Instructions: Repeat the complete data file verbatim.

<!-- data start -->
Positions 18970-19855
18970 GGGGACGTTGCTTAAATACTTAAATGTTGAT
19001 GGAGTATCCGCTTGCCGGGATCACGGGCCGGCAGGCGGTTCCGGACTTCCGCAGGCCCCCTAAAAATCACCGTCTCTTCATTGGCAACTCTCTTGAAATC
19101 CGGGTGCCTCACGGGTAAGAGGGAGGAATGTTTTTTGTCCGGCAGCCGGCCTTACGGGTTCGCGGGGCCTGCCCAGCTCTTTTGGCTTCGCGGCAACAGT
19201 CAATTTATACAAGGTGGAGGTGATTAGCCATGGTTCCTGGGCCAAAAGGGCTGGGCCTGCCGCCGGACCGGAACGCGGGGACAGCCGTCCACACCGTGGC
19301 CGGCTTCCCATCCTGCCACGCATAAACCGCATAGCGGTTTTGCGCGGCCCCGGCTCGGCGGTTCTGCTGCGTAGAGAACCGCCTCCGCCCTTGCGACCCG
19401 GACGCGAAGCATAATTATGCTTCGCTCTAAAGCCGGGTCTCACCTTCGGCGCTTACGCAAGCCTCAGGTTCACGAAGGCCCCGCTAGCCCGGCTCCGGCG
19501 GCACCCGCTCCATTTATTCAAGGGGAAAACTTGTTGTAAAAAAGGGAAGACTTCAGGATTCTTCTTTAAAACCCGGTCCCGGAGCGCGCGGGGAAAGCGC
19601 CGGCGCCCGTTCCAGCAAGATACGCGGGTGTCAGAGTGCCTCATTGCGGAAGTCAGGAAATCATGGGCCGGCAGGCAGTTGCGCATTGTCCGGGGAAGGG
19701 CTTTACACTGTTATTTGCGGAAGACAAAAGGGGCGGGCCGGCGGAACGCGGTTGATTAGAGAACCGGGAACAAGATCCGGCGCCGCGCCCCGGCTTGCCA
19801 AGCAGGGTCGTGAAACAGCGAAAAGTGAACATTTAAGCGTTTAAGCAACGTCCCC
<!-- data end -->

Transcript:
Positions 18970-19855
18970 GGGGACGTTGCTTAAATACTTAAATGTTGAT
19001 GGAGTATCCGCTTGCCGGGATCACGGGCCGGCAGGCGGTTCCGGACTTCCGCAGGCCCCCTAAAAATCACCGTCTCTTCATTGGCAACTCTCTTGAAATC
19101 CGGGTGCCTCACGGGTAAGAGGGAGGAATGTTTTTTGTCCGGCAGCCGGCCTTACGGGTTCGCGGGGCCTGCCCAGCTCTTTTGGCTTCGCGGCAACAGT
19201 CAATTTATACAAGGTGGAGGTGATTAGCCATGGTTCCTGGGCCAAAAGGGCTGGGCCTGCCGCCGGACCGGAACGCGGGGACAGCCGTCCACACCGTGGC
19301 CGGCTTCCCATCCTGCCACGCATAAACCGCATAGCGGTTTTGCGCGGCCCCGGCTCGGCGGTTCTGCTGCGTAGAGAACCGCCTCCGCCCTTGCGACCCG
19401 GACGCGAAGCATAATTATGCTTCGCTCTAAAGCCGGGTCTCACCTTCGGCGCTTACGCAAGCCTCAGGTTCACGAAGGCCCCGCTAGCCCGGCTCCGGCG
19501 GCACCCGCTCCATTTATTCAAGGGGAAAACTTGTTGTAAAAAAGGGAAGACTTCAGGATTCTTCTTTAAAACCCGGTCCCGGAGCGCGCGGGGAAAGCGC
19601 CGGCGCCCGTTCCAGCAAGATACGCGGGTGTCAGAGTGCCTCATTGCGGAAGTCAGGAAATCATGGGCCGGCAGGCAGTTGCGCATTGTCCGGGGAAGGG
19701 CTTTACACTGTTATTTGCGGAAGACAAAAGGGGCGGGCCGGCGGAACGCGGTTGATTAGAGAACCGGGAACAAGATCCGGCGCCGCGCCCCGGCTTGCCA
19801 AGCAGGGTCGTGAAACAGCGAAAAGTGAACATTTAAGCGTTTAAGCAACGTCCCC